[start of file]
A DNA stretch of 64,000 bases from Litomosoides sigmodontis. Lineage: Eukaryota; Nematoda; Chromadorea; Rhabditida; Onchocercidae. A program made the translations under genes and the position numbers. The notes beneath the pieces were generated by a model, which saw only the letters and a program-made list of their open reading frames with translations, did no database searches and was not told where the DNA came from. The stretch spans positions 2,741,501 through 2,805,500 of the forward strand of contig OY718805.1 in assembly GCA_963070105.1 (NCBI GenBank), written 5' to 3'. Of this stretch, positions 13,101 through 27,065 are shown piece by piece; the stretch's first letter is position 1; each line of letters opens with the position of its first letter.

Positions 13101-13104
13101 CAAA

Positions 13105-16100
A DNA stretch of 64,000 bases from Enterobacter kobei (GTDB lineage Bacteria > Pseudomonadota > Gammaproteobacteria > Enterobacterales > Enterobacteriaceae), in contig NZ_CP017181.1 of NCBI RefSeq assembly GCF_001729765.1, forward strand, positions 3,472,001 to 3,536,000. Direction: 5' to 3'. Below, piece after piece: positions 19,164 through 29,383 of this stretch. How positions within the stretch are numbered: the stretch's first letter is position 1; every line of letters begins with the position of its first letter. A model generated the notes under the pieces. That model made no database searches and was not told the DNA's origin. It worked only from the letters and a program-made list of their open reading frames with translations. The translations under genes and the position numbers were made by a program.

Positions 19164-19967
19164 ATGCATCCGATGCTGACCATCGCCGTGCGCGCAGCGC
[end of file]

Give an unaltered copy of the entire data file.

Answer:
A DNA stretch of 64,000 bases from Litomosoides sigmodontis. Lineage: Eukaryota; Nematoda; Chromadorea; Rhabditida; Onchocercidae. A program made the translations under genes and the position numbers. The notes beneath the pieces were generated by a model, which saw only the letters and a program-made list of their open reading frames with translations, did no database searches and was not told where the DNA came from. The stretch spans positions 2,741,501 through 2,805,500 of the forward strand of contig OY718805.1 in assembly GCA_963070105.1 (NCBI GenBank), written 5' to 3'. Of this stretch, positions 13,101 through 27,065 are shown piece by piece; the stretch's first letter is position 1; each line of letters opens with the position of its first letter.

Positions 13101-13104
13101 CAAA

Positions 13105-16100
A DNA stretch of 64,000 bases from Enterobacter kobei (GTDB lineage Bacteria > Pseudomonadota > Gammaproteobacteria > Enterobacterales > Enterobacteriaceae), in contig NZ_CP017181.1 of NCBI RefSeq assembly GCF_001729765.1, forward strand, positions 3,472,001 to 3,536,000. Direction: 5' to 3'. Below, piece after piece: positions 19,164 through 29,383 of this stretch. How positions within the stretch are numbered: the stretch's first letter is position 1; every line of letters begins with the position of its first letter. A model generated the notes under the pieces. That model made no database searches and was not told the DNA's origin. It worked only from the letters and a program-made list of their open reading frames with translations. The translations under genes and the position numbers were made by a program.

Positions 19164-19967
19164 ATGCATCCGATGCTGACCATCGCCGTGCGCGCAGCGC